FAQ - Straight Through Serial Cable vs Null Modem
Crossover or "Null Modem" vs. Straight Through Serial Cable
A straight-through serial cable is the most common type of serial cable, used to connect a Data Terminal Equipment (DTE) device (for example, a computer) to a Data Communications Equipment (DCE) device (for example, a modem). The pinout of the serial connectors on both sides of the cable are exactly the same with a straight-through serial cable.
A null modem serial cable (frequently called a crossover cable) is used to connect two DTE devices together without the use of a DCE device in between. For this to happen, the Transmit (TXD) and Receive (RXD) pins on one of the serial connectors are flipped.
To confirm the type of serial cable that is required for your device or configuration, refer to the information provided by the manufacturer.
The RS-232 specification defines two types of serial devices, DTE and DCE. DTE normally refers to the serial port on a PC or terminal, while DCE refers to a modem or other type of communications device.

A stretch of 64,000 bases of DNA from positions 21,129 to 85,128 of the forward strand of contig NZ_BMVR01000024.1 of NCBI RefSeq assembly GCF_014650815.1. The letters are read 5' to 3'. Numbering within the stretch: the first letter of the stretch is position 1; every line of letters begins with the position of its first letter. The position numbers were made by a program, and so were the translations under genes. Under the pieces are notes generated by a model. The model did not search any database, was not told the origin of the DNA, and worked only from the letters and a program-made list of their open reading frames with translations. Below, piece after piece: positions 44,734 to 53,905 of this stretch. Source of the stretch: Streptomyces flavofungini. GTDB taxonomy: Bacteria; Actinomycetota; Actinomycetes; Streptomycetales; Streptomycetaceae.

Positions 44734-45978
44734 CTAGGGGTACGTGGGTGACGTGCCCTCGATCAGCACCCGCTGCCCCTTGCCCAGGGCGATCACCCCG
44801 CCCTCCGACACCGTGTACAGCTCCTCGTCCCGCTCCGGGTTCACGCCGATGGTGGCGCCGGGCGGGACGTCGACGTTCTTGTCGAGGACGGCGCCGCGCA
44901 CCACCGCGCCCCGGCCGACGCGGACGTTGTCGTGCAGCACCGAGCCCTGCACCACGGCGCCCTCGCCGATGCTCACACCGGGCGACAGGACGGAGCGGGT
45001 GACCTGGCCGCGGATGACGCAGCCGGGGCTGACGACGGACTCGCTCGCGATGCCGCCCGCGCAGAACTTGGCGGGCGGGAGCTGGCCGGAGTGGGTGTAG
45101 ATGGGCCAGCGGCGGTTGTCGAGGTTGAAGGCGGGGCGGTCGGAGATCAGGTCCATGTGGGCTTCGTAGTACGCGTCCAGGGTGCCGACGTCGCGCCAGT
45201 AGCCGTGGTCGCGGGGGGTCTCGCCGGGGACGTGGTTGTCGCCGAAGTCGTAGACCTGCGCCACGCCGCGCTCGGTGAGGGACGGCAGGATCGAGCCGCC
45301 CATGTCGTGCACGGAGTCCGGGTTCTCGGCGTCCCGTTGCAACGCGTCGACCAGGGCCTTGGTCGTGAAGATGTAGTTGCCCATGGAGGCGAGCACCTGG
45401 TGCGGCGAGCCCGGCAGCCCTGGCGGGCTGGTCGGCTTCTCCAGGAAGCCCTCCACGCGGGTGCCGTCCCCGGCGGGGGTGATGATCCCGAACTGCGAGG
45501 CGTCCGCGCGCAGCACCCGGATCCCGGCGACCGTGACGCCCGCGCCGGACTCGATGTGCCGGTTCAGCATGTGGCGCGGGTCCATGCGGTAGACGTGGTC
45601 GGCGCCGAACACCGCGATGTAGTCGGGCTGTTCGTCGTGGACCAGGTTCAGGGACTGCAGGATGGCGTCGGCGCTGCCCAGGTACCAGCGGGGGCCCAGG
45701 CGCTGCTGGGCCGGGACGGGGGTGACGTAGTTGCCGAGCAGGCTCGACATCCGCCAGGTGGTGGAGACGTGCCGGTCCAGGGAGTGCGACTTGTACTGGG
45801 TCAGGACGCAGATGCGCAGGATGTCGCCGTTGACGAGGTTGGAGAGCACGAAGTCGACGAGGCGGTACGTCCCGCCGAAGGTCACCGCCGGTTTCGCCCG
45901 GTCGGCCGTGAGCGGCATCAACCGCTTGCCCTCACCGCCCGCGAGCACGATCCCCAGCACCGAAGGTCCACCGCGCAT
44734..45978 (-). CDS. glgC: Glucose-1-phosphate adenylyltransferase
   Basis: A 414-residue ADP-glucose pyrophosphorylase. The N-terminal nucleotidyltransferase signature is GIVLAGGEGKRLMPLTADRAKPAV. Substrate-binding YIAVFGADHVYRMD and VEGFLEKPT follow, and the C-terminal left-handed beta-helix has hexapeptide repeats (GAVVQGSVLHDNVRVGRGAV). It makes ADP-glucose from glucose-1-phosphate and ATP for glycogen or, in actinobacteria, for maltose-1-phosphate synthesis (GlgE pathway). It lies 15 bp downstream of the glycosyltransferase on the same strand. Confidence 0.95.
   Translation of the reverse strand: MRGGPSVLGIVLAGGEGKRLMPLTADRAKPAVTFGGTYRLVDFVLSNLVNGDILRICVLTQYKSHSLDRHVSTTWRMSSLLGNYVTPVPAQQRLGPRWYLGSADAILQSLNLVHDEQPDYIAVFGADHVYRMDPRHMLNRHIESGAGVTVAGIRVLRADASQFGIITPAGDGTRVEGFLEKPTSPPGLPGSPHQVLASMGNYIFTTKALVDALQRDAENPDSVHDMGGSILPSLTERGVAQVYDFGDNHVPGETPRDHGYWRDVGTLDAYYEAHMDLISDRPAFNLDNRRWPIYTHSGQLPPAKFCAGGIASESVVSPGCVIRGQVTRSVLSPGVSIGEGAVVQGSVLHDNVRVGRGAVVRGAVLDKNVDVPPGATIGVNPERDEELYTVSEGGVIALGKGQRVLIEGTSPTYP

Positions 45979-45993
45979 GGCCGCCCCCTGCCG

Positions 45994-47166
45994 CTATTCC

Depending on the type of device on each end of the line, you either need a straight-through or a null-modem ("crossover") cable in order to communicate.
Simple Straight Through Cable
A straight-through or "one to one" cable is used to connect a DTE device (PC) to a DCE device (modem or other communications device). The transmit and receive lines are not cross-connected in this case, hence the name.
Simple Null Modem Cable
Null Modem Cable with Handshake
A Null Modem or "crossover" cable is used to connect to DTE devices together. For this to work, the Transmit (TxD) pin of one device needs to be connected to the Receive (RxD) pin of the other device, and vice versa.
To enable handshaking between the two devices, the Request to Send (RTS) pin of one device must be connected to the Clear to Send (CTS) pin of the other device, and the Data Set Ready (DSR) pin is connected to the Data Terminal Ready (DTR) pin of the other.